Doesn’t perform badly, I’ve been using it recently with Ruby code, and I like how it colourises the code to make editing code easier, and performs it auto-completion and method lookup (basically all the features you’d expect with a modern IDE).

It’s does’t startup as fast as using Emacs, or vi, but I find the features very handy and very convenient. It doesn’t look  bad either. It runs better on my PC at home running Debian Linux than it does on my PC at work running WinXP. This is probably because I’m using a 1.5 JVM on WinXP and a 1.6 JVM on Debian. Running on 1.6 JVM’s means that Netbeans will automatically use anti-aliased fonts if you have anti-aliased fonts enabled (much easier on the eyes if your using a LCD screen).

XSLT & 1.5 JVM’s

Oh bugger!

[junitreport] ERROR: ‘Unrecognized XSLTC extension ‘org.apache.xalan.lib.Redirect:write”


Errors while applying transformations: java.lang.RuntimeException: Unrecognized XSLTC extension ‘org.apache.xalan.lib.Redirect:write’


Basically, if your using XSLT transformations with a 1.4 JVM and upgrade to a 1.5 JVM, you will get errors because 1.5 JVMs use a different XSLTC transformer.

You can either try and force your build to use Xalan-J, instead of the one packaged with the 1.5 JVM. Or, change the namespace used:

From, for example:




Eclipse 3.3.2 and Debian

So I wanted to install Eclipse at home, the version that comes with Debian is 3.2.2-5 and I wanted to try 3.3.x and install WTP and some other plugins that aren’t packaged with Debian (anyone know why?).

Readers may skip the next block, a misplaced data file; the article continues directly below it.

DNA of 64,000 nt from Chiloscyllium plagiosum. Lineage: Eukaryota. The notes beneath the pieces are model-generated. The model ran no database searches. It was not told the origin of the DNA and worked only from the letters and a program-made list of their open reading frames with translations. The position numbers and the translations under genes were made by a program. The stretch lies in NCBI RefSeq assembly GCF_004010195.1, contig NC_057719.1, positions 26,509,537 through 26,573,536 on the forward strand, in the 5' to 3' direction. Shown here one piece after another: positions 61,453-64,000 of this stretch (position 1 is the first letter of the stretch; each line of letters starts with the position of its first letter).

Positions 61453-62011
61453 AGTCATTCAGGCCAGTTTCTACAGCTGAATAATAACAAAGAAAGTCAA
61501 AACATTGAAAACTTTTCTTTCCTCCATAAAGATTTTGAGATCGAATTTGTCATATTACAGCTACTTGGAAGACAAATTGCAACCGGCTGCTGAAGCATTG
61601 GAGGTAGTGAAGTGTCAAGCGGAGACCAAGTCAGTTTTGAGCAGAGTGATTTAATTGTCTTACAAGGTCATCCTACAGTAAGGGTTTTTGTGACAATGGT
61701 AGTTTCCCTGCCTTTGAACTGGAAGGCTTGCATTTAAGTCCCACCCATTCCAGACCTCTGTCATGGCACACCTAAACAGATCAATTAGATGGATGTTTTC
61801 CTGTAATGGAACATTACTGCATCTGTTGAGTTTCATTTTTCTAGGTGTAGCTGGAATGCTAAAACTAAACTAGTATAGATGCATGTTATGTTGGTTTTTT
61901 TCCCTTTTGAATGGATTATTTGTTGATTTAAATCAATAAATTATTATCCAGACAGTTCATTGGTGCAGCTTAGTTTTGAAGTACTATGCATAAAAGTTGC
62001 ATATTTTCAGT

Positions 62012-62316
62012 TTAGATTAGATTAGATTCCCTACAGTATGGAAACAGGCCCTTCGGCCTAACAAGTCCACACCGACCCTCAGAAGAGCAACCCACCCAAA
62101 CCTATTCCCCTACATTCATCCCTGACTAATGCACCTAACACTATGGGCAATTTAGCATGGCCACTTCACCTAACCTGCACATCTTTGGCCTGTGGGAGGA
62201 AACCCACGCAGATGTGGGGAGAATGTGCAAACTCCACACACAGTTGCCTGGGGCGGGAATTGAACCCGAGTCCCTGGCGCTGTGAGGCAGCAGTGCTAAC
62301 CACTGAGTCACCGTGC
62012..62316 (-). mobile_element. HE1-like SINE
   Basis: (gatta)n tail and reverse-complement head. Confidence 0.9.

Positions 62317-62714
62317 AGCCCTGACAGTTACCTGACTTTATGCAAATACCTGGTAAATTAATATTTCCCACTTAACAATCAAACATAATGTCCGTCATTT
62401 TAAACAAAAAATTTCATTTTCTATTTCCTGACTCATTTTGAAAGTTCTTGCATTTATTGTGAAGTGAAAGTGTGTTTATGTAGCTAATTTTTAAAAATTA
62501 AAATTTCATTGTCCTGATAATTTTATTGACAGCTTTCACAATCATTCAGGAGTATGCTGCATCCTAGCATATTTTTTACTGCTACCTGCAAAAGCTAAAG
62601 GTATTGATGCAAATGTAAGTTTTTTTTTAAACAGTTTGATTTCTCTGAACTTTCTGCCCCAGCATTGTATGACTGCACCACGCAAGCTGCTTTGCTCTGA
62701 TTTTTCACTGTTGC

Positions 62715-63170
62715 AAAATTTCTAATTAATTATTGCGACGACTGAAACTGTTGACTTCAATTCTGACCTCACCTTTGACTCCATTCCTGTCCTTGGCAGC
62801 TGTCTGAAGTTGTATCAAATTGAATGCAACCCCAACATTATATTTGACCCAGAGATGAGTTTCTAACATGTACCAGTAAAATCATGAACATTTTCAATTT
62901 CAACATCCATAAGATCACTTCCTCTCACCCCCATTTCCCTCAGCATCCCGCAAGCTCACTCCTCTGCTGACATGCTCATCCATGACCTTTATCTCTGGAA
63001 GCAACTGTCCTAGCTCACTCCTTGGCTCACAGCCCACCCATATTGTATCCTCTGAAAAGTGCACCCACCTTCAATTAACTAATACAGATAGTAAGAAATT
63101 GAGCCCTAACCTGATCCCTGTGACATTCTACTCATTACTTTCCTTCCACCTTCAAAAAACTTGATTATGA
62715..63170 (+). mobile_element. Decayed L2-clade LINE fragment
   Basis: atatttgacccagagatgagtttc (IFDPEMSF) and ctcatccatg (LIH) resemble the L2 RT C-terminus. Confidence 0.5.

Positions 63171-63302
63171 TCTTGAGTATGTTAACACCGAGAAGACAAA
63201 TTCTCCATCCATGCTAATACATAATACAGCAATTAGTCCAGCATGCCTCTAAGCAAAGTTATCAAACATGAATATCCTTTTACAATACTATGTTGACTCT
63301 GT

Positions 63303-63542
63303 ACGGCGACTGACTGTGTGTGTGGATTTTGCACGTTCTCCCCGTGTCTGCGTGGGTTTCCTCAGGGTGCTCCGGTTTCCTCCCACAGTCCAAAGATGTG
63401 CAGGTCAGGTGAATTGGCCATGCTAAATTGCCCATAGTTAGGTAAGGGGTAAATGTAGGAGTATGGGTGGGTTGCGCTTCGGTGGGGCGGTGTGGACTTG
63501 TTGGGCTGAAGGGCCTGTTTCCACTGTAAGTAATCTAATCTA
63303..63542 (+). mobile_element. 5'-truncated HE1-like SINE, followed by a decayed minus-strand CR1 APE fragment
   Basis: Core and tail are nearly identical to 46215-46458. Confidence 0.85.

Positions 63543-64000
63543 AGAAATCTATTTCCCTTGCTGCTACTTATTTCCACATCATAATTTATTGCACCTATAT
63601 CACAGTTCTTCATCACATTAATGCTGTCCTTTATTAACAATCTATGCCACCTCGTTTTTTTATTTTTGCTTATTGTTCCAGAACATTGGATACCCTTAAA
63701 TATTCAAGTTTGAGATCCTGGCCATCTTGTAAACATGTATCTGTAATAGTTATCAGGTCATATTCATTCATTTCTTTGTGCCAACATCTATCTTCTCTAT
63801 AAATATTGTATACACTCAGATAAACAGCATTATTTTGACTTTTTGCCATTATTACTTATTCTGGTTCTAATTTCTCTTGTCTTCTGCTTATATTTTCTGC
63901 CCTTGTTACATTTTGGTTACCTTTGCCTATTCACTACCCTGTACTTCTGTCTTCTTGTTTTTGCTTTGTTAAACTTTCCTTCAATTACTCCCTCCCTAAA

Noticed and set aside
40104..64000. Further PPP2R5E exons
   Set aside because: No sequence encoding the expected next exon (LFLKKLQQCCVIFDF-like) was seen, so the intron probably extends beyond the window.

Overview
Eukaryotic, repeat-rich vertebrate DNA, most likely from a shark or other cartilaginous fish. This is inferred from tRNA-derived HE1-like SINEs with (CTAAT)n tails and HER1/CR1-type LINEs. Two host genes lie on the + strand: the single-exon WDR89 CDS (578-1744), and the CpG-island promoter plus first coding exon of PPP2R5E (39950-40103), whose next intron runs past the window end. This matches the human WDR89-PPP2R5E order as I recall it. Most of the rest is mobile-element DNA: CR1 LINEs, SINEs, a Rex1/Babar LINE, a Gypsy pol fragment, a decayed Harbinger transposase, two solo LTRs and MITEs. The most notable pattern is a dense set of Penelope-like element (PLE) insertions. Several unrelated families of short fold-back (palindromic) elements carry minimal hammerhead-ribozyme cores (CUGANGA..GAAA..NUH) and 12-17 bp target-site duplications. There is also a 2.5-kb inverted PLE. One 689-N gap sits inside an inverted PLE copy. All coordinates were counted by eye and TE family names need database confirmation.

After downloading and installing Eclipse the welcome screen would appear with an error message saying:

Error creating the view.


This is because the default jvm or java executable on my system was one provided by gcj and for some reason Eclipse’s eclipse doesn’t seem to work properly with gcj (or I had a too old version), Debian’s 3.2.2 Eclipse packages seem to work fine with gcj. Gcj is an Open Source Java compiler provided by GNU.

Using Sun’s JVM solved this. To install Sun’s JVM, if you don’t already have it, issue the following command:

aptitude install sun-java5-bin

Debian uses what’s called alternatives, this means that the java executable /usr/bin/java is actually a symbolic link to /etc/alternatives/java which itself is a symbolic link to the real java executable. You can manually change the links in /etc/alternatives or run:

update-alternatives –all

And change all the java tools to point to the ones that come with the Sun JVM. Alternatively, you can install galternatives which is an easy to use GUI tool to manage alternatives.

Updated March 2008: Corrected misspellings, and grammatical mistakes.

Jetspeed build

Is borked! First, changes to some spring projects that it depends on broke the Jetspeed. Jetspeed uses Maven 2, so the spring it uses is an imported Maven project which had a depenceny that wasn’t required and was undownloadable and causes the Jetspeed build to fail. Now I get an error that few people can duplicate:

[echo] portlet-api.version=1.0
[echo] org.apache.jetspeed.deploy.version=2.1-dev
[echo] org.apache.jetspeed.deploy.groupid=org.apache.portals.jetspeed-2
Downloading: mockrunner/mockrunner/0.2.7/mockrunner-0.2.7.pom
[INFO] ————————————————————————
[INFO] ————————————————————————
[INFO] Error executing ant tasks

Embedded error: The following error occurred while executing this line:
/tmp/CUSTOM_PORTAL1/portal-2/etc/build.xml:297: The following error occurred while executing this line:
/tmp/CUSTOM_PORTAL1/portal-2/etc/build.xml:302: The following error occurred while executing this line:
/tmp/CUSTOM_PORTAL1/portal-2/etc/build.xml:489: java.lang.ClassCastException: org.apache.maven.usability.MojoFailureExceptionDiagnoser

[INFO] ————————————————————————

Trying to see if I can get a successful build on my personal laptop at home … bugger same errors msgs.